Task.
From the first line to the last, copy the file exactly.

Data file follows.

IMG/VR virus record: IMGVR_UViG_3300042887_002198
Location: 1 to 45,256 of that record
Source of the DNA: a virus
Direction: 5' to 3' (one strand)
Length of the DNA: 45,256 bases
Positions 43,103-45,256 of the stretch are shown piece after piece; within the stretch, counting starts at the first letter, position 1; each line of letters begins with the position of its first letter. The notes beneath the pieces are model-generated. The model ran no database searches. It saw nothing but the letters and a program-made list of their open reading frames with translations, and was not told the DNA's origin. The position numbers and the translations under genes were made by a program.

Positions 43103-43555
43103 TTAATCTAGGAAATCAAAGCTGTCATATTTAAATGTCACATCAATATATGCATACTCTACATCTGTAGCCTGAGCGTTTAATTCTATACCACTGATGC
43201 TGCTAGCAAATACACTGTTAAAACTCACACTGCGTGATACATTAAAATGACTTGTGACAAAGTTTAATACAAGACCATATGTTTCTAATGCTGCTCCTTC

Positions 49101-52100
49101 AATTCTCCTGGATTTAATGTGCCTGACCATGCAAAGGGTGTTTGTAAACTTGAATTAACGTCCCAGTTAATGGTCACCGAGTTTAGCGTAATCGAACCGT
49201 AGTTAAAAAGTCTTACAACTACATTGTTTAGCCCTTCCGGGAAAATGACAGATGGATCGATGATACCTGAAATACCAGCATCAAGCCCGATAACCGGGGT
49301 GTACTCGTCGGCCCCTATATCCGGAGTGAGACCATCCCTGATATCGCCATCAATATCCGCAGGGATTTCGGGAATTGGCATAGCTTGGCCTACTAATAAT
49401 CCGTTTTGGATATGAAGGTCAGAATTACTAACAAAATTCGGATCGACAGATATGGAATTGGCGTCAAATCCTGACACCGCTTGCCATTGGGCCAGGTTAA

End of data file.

IMG/VR virus record: IMGVR_UViG_3300042887_002198
Location: 1 to 45,256 of that record
Source of the DNA: a virus
Direction: 5' to 3' (one strand)
Length of the DNA: 45,256 bases
Positions 43,103-45,256 of the stretch are shown piece after piece; within the stretch, counting starts at the first letter, position 1; each line of letters begins with the position of its first letter. The notes beneath the pieces are model-generated. The model ran no database searches. It saw nothing but the letters and a program-made list of their open reading frames with translations, and was not told the DNA's origin. The position numbers and the translations under genes were made by a program.

Positions 43103-43555
43103 TTAATCTAGGAAATCAAAGCTGTCATATTTAAATGTCACATCAATATATGCATACTCTACATCTGTAGCCTGAGCGTTTAATTCTATACCACTGATGC
43201 TGCTAGCAAATACACTGTTAAAACTCACACTGCGTGATACATTAAAATGACTTGTGACAAAGTTTAATACAAGACCATATGTTTCTAATGCTGCTCCTTC

Positions 49101-52100
49101 AATTCTCCTGGATTTAATGTGCCTGACCATGCAAAGGGTGTTTGTAAACTTGAATTAACGTCCCAGTTAATGGTCACCGAGTTTAGCGTAATCGAACCGT
49201 AGTTAAAAAGTCTTACAACTACATTGTTTAGCCCTTCCGGGAAAATGACAGATGGATCGATGATACCTGAAATACCAGCATCAAGCCCGATAACCGGGGT
49301 GTACTCGTCGGCCCCTATATCCGGAGTGAGACCATCCCTGATATCGCCATCAATATCCGCAGGGATTTCGGGAATTGGCATAGCTTGGCCTACTAATAAT
49401 CCGTTTTGGATATGAAGGTCAGAATTACTAACAAAATTCGGATCGACAGATATGGAATTGGCGTCAAATCCTGACACCGCTTGCCATTGGGCCAGGTTAA